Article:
For fans of Johnny Cash, a new Nashville tourist stop is serving up what they crave, along with homestyle Southern cooking. During a media event on Wednesday, members of the Cash family hosted the grand opening of Johnny Cash’s Kitchen & Saloon, a two-story, 15,000-square-foot dining and entertainment space located next door to the Johnny Cash Museum.
The restaurant and bar features a cafeteria-style dining room downstairs that serves a menu curated by Music City fixture Swett’s, and an upstairs space inspired by the rustic décor of the Cash family home, complete with a fireplace lounge and a replica of the Cash Cabin porch. The entire space is filled with stained glass art, many depicting Johnny and June Carter Cash, and oversized photos of Cash. According to John Carter Cash, several of the previously unseen photos are outtakes from shoots for his father’s album covers.
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For Carlene Carter, who performed at the event, memories of meals at the Cash home were warm and inviting. While both Johnny and June both loved to cook, she notes he was particularly gifted at making chili — but that he loved his steak burned and “so well done it could have been jerky.” Yet, thanks to her mom, dinners at home were a more formal affair than Cash Kitchen patrons will find.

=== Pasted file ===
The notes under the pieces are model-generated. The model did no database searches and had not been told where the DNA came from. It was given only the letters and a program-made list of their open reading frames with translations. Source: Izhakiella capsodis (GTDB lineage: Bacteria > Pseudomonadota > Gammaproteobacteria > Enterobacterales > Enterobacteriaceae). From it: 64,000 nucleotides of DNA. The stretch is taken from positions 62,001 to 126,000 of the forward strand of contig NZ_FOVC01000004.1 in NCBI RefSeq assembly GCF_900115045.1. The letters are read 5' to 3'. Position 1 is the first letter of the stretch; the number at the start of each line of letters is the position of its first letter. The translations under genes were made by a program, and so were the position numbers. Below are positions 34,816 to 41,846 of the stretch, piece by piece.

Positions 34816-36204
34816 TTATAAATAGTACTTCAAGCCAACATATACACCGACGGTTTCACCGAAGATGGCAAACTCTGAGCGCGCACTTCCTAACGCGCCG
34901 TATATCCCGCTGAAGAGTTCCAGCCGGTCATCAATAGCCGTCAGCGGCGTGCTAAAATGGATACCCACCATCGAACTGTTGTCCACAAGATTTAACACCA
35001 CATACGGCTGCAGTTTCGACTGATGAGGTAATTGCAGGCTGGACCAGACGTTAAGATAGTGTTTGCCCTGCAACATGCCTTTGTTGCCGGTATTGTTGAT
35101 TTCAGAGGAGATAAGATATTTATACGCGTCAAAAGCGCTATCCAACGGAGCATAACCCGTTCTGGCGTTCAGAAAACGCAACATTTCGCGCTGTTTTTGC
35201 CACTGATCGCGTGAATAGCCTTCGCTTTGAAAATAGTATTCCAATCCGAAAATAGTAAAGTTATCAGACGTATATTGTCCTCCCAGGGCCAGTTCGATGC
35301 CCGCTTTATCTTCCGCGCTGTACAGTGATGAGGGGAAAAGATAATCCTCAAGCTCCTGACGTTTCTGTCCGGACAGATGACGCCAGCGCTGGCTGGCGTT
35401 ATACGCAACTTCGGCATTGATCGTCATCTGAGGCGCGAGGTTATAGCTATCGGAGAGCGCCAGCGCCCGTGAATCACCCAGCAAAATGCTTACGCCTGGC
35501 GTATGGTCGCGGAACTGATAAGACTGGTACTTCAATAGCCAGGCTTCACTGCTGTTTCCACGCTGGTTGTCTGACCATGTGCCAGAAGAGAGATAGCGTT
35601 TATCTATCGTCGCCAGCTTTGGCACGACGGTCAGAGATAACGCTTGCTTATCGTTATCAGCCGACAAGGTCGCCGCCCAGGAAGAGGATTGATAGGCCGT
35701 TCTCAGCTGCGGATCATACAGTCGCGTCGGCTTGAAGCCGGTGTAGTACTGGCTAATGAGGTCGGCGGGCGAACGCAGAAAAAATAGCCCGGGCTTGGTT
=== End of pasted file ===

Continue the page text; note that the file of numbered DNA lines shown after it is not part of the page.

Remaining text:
“Whenever they were home, we always had a sit-down dinner and it was usually earlier than later,” Carter tells Rolling Stone Country. “We would have it at, like, 4:30. That was usually because John had taken a nap and he didn’t want to eat right before bed. We would eat in the dining room. Mama would lay a beautiful table every time, with china and silver. That was family time. There was no TV on and none of the things that happen now. I think our dinner discussion made us a lot closer as a family in a lot of ways.”
Coincidentally, the Johnny Cash Kitchen & Saloon sits in the very same spot on Third Avenue where the Man in Black once helped aspiring country artist Martin Delray film a music video for his remake of Cash’s “Get Rhythm” in 1991. The clip spotlights a variety of modern dance styles, with Cash even executing a brief Michael Jackson moonwalk, before he and Delray make their way down the street — walking directly in front of the buildings that would, 28 years later, house the museum and eatery bearing Cash’s name.
Last month, a new website launched that documents Cash’s rich musical history, from his albums to his tour dates. Johnnycash.com also includes the singer’s acting resume, archived music videos, and a bibliography of books written about him.
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